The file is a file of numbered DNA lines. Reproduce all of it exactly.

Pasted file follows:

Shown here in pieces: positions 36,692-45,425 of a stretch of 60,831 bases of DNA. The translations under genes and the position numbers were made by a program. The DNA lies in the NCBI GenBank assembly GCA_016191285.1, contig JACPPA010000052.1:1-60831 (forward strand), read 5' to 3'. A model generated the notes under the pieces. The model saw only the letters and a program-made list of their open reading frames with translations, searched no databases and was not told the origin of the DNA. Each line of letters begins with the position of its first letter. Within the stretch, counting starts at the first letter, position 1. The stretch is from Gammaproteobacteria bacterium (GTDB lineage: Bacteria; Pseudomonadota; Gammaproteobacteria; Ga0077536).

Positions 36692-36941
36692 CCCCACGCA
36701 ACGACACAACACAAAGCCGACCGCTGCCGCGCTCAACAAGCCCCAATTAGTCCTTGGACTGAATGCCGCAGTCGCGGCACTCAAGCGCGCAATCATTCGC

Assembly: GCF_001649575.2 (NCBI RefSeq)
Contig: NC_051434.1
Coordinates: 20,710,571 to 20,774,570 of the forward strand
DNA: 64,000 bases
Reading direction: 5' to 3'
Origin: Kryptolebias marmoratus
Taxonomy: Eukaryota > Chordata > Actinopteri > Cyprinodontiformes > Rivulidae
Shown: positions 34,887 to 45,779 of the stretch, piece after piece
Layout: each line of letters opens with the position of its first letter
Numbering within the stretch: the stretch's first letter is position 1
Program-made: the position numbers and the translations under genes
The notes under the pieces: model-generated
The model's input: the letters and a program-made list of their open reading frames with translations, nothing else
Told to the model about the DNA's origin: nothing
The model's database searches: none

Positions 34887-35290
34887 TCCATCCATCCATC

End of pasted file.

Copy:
Shown here in pieces: positions 36,692-45,425 of a stretch of 60,831 bases of DNA. The translations under genes and the position numbers were made by a program. The DNA lies in the NCBI GenBank assembly GCA_016191285.1, contig JACPPA010000052.1:1-60831 (forward strand), read 5' to 3'. A model generated the notes under the pieces. The model saw only the letters and a program-made list of their open reading frames with translations, searched no databases and was not told the origin of the DNA. Each line of letters begins with the position of its first letter. Within the stretch, counting starts at the first letter, position 1. The stretch is from Gammaproteobacteria bacterium (GTDB lineage: Bacteria; Pseudomonadota; Gammaproteobacteria; Ga0077536).

Positions 36692-36941
36692 CCCCACGCA
36701 ACGACACAACACAAAGCCGACCGCTGCCGCGCTCAACAAGCCCCAATTAGTCCTTGGACTGAATGCCGCAGTCGCGGCACTCAAGCGCGCAATCATTCGC

Assembly: GCF_001649575.2 (NCBI RefSeq)
Contig: NC_051434.1
Coordinates: 20,710,571 to 20,774,570 of the forward strand
DNA: 64,000 bases
Reading direction: 5' to 3'
Origin: Kryptolebias marmoratus
Taxonomy: Eukaryota > Chordata > Actinopteri > Cyprinodontiformes > Rivulidae
Shown: positions 34,887 to 45,779 of the stretch, piece after piece
Layout: each line of letters opens with the position of its first letter
Numbering within the stretch: the stretch's first letter is position 1
Program-made: the position numbers and the translations under genes
The notes under the pieces: model-generated
The model's input: the letters and a program-made list of their open reading frames with translations, nothing else
Told to the model about the DNA's origin: nothing
The model's database searches: none

Positions 34887-35290
34887 TCCATCCATCCATC